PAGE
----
Bernice Bobs Her Hair
Analysis: Booker's Seven Basic Plots Analysis: Voyage and Return
Christopher Booker is a scholar who wrote that every story falls into one of seven basic plot structures: Overcoming the Monster, Rags to Riches, the Quest, Voyage and Return, Comedy, Tragedy, and Rebirth. Shmoop explores which of these structures fits this story like Cinderella’s slipper.
Plot Type :
Parts 1-3 – Bernice, who's visiting for the summer, fails to impress her cousin Marjorie and her young, popular friends.
The first section of the story is devoted to telling us about just how dull and unsuccessful poor Bernice is, and show us rather mercilessly her spinelessness; compared to the vicious Marjorie, we don't think the poor girl stands a chance. However, we do see something new and intriguing emerge in Part 3, when Bernice offers herself up to her cousin's tutelage – clearly, Bernice is ready for a change.
Initial Fascination or Dream Stage
Part 4-beginning of Part 5 – Bernice becomes an overnight social sensation.
Things seem to be too good to be true; Bernice, following Marjorie's sage advice to a tee, is embraced by the popular crowd. She enchants all of the bachelors in town, from Otis (who even tells her jokingly about how he once thought about physically assaulting her to avoid dancing with her) to the suave G. Reece Stoddard. The crowning glory of her achievements is the attention of Warren McIntyre – previously a Marjorie devotee who's defected over to her cousin's side. Bernice has never been happier.
Middle of Part 5 – Marjorie confronts Bernice cruelly about her relationship with Warren.
This stage is so brief you could blink and miss it – but we hope you don't, since it's one of the most significant points in the story. The "frustration" here belongs both to Bernice and her cousin – Marjorie is driven to cruelty by her jealousness about Warren, and Bernice is frantically guilty for "stealing" him.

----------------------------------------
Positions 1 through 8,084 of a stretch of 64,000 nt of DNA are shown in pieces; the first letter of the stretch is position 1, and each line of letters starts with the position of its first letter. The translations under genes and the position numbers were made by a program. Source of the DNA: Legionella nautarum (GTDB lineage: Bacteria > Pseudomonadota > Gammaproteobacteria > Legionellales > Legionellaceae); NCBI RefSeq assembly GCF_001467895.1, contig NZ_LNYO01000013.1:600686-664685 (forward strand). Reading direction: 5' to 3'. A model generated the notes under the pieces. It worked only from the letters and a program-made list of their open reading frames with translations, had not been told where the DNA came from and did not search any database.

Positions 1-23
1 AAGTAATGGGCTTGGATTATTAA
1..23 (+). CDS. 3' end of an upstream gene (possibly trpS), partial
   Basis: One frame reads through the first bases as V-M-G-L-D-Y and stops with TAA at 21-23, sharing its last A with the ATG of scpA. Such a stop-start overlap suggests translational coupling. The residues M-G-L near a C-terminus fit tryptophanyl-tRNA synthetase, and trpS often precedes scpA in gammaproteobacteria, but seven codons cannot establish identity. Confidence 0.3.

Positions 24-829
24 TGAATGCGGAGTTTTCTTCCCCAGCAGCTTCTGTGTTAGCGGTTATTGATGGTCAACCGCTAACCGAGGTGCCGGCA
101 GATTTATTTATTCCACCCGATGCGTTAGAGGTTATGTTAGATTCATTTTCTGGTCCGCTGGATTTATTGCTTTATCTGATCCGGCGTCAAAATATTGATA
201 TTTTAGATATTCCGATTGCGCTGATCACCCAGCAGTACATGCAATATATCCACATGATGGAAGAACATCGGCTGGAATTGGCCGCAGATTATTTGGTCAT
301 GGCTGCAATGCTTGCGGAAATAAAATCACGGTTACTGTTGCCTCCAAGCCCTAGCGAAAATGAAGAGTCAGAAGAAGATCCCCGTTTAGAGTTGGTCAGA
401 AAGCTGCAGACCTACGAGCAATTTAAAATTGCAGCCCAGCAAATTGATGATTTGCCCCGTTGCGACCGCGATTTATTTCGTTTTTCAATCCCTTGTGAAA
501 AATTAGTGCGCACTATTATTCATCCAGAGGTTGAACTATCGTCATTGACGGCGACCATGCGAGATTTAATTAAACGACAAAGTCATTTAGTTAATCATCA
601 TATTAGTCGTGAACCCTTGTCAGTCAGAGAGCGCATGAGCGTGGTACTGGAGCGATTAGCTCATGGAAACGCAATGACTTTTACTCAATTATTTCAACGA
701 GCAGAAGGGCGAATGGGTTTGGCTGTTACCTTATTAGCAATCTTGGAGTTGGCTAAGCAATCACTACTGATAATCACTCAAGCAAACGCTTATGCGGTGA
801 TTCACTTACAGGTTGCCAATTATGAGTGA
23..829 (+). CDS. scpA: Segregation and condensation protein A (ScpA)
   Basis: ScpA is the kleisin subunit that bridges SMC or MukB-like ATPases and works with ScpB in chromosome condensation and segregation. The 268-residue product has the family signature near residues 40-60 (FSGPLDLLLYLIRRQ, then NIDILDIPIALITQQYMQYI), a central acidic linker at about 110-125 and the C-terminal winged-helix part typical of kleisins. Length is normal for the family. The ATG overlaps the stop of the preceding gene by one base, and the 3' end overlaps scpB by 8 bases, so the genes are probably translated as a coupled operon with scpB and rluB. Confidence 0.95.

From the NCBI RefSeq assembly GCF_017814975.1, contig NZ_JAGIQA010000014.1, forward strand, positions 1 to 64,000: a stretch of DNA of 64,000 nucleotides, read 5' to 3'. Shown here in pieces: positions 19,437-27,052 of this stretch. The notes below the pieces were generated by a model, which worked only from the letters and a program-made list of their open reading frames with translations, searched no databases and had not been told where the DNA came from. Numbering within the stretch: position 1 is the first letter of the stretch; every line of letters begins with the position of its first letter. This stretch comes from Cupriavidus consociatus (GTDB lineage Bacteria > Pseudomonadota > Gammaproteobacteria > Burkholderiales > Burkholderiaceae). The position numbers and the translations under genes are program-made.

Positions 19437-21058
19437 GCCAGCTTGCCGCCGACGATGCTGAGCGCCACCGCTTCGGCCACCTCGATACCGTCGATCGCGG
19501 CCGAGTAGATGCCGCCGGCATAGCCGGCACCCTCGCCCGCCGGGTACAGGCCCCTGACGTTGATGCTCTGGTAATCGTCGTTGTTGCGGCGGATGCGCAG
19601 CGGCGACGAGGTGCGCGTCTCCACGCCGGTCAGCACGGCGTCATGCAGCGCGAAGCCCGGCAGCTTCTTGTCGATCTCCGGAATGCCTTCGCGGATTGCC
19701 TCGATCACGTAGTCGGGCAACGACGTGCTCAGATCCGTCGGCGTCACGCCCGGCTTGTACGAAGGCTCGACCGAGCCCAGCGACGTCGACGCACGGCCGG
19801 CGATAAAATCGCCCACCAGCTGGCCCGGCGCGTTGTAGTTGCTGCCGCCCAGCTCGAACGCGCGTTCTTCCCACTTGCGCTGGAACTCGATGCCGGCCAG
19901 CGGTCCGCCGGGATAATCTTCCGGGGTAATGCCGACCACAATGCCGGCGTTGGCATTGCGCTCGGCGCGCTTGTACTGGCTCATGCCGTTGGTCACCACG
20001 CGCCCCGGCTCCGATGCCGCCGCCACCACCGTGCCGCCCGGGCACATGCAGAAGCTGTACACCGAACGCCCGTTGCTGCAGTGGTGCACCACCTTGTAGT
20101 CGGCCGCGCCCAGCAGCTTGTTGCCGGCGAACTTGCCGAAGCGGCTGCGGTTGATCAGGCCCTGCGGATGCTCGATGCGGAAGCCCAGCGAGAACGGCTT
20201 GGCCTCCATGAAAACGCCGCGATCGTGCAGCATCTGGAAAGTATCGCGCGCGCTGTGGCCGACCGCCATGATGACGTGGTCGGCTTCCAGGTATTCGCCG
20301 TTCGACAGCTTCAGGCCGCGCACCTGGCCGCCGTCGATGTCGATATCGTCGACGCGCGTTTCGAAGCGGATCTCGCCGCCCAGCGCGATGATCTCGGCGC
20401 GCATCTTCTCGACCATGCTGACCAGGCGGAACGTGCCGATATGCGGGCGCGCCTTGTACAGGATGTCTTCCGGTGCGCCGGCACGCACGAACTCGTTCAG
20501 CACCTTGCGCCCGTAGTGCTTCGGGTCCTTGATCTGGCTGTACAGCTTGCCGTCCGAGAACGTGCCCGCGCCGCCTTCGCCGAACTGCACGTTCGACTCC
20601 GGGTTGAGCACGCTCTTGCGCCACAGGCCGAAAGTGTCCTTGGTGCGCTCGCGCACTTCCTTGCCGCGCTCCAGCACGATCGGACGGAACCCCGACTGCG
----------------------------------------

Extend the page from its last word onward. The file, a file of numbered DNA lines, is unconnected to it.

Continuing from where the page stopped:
End of Part 5-Part 6 – Bernice is forced to publicly bob her hair.
Bernice's promise to bob her hair finally comes back here to bite her in the…er, derriere. Marjorie calls her cousin's bluff, telling all of their friends that Bernice never meant to do it in the first place. We get drawn into Bernice's nightmare here as she claims, with false confidence, that she intends to do it – and then is dragged down to the barbershop to stand up to her claim. Fitzgerald's description of Bernice's bobbing is rather horrific, and we feel her pain as her beautiful hair is butchered. The nightmare continues at home – her aunt and uncle are horrified, and Bernice feels awful.
Thrilling Escape and Return
End of Part 6 – Bernice's "thrilling escape" from the Harvey house.
This is where things go a little haywire; we know that there's a thrilling escape in the dead of night (because we see it), but we're not sure about the "return" part. One imagines that Bernice as we know her would return happily to the comforts of life back in Eau Claire, but her last act (cutting off Marjorie's hair) suggests that we might be wrong. This new, post-bob Bernice is different – she's kind of a wild card, and we're not sure exactly what she'll do. So, there's a high chance that she will return home…but we like to think that there's a little, teeny chance that perhaps she runs off and joins a chorus line or something. One can always dream.